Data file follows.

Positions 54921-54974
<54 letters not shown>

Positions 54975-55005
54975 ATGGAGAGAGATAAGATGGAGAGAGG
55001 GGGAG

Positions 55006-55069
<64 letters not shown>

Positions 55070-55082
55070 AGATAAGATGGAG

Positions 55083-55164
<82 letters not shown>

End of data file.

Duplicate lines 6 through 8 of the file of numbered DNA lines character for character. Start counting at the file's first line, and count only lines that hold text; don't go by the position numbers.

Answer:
Positions 55006-55069
<64 letters not shown>

Positions 55070-55082